Saturday, August 16, 2008

A Sting and Sleepless Night

She cried to the officer and denied everything. With a crumbled carbon copy of a citation in her hands; her purse hanging from the inside of her elbow, I watched her walk down the throat of the night until she disappeared, northbound on Washington Blvd. in Ogden.

Couple weeks ago I went with Ogden Police Department's Metro Gang Unit while they performed a prostitution sting. Pretty sad thing to cover. They stung from both sides, undercover officers posed as prostitutes and then others posed as potential clients. There is a definite relationship between drugs and Ogden's prostitution problem. In the two nights we spent on the street, we didn't leave a 6-8 block area. Directly east of downtown Ogden, many apartments are returning to the hands of slum lords and according to the officers we rode with, "...crack is back." One officer said, "this is Ogden, not Hollywood..." when she could somehow tell what I was thinking after the first sting. These were not beautiful women out to make money. They were not what you think of when you think of the proprietors of what is argued as one of the world's oldest professions. I think many of us have no idea of prostitution problems in our cities because we don't even notice them. It is not knee highs and patent leather, it is sadness and desperation under a t-shirt and jeans. I don't mean to completely victimize them, it is seen as a crime. Although, today we are intelligent enough to know that there are usually social reasons and origins of such crimes. This latent desperation could be heard over the radio transmitting from a hidden radio planted in the undercover police vehicle, probably a foot away from her arms resting on the door frame. It is a strange thing to hear someone make a mistake in real time.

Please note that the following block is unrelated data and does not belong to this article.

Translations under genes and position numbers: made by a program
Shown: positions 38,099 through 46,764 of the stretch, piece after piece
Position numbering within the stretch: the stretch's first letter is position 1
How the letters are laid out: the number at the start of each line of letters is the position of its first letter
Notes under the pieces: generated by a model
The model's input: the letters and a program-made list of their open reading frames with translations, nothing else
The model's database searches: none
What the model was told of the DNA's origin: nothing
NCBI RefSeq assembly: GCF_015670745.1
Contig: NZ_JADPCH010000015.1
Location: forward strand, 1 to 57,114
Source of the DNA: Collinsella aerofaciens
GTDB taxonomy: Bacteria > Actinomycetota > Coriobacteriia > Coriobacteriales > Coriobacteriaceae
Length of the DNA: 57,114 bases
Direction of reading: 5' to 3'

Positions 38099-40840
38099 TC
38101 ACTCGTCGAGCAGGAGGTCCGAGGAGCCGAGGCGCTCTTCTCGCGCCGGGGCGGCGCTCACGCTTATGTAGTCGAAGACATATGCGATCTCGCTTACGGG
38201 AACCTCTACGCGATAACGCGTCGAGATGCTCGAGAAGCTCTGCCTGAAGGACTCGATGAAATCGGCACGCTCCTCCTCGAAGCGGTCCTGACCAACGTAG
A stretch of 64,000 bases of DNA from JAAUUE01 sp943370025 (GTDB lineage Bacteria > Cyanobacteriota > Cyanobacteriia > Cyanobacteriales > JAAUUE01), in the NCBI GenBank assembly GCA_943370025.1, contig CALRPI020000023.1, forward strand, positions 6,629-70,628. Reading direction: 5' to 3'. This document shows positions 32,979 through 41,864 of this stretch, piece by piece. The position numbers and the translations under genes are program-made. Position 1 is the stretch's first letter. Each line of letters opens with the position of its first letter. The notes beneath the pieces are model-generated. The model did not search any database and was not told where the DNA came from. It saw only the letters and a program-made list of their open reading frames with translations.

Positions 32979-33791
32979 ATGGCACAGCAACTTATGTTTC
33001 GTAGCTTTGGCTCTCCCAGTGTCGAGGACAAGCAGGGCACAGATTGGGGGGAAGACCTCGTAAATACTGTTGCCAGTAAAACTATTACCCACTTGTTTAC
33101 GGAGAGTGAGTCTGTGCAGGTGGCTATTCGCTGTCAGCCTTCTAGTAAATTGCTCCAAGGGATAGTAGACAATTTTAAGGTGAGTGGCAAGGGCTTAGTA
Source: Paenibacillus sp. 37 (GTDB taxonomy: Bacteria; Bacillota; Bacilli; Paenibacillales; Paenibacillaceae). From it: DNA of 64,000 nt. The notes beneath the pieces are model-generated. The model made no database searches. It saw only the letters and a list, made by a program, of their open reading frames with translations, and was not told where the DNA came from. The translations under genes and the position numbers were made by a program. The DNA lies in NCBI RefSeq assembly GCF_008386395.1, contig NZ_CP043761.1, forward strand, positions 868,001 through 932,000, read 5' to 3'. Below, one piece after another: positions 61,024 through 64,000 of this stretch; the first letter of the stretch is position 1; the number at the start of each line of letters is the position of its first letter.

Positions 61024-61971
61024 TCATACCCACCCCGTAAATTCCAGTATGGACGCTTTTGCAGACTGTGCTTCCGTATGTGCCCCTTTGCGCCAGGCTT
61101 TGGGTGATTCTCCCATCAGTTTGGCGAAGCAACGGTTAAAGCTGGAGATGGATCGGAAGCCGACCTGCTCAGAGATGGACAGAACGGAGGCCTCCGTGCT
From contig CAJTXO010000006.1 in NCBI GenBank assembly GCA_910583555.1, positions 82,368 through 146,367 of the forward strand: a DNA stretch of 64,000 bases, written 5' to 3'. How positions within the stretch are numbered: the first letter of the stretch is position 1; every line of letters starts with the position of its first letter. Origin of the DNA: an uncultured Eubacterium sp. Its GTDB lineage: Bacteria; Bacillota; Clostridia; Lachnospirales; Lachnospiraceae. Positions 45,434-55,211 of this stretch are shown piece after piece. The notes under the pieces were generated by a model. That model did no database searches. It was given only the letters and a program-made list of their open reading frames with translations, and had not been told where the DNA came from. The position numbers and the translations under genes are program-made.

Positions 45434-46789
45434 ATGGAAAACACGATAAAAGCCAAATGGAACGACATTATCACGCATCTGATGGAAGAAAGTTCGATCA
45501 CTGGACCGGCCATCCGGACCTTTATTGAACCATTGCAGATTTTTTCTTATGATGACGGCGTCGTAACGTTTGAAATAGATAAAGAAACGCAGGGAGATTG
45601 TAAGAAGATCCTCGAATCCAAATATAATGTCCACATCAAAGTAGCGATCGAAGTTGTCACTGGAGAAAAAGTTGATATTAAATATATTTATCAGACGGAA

The second night undercover police posing as prostitutes was added to the sting. It wasn't on dark street corners near liquor stores, it was early daylight soaked evening, at the vacant parking lot of a credit union on a street full of homes, some with manicured lawns and trimmed hedges.

Within two and half hours, there was no shortage of potential customers. Some just stopped to talk, others stopped made plans and then were stopped by police. I was across the street hidden in some bushes. I wondered how many times I have walked by a car with someone talking to the driver as unassuming as this woman passing by.

While being pulled over one would-be "john" frantically called his wife on the phone, not a move one would expect, but when she arrived on scene to see her husband led to a police car, red and blue alternatively soaking her face, she was informed what her husband was being booked for by a plain clothes police officer. It showed me another dimension of what was happening around me. From prostitutes being arrested to those looking for prostitutes, the pictures were pretty similar; that look of shame covered with a mild panic, this woman's reaction was different in so many ways. Seeing this and what it made me think, led me to an area where my inexperience and youth as a photojournalist surface.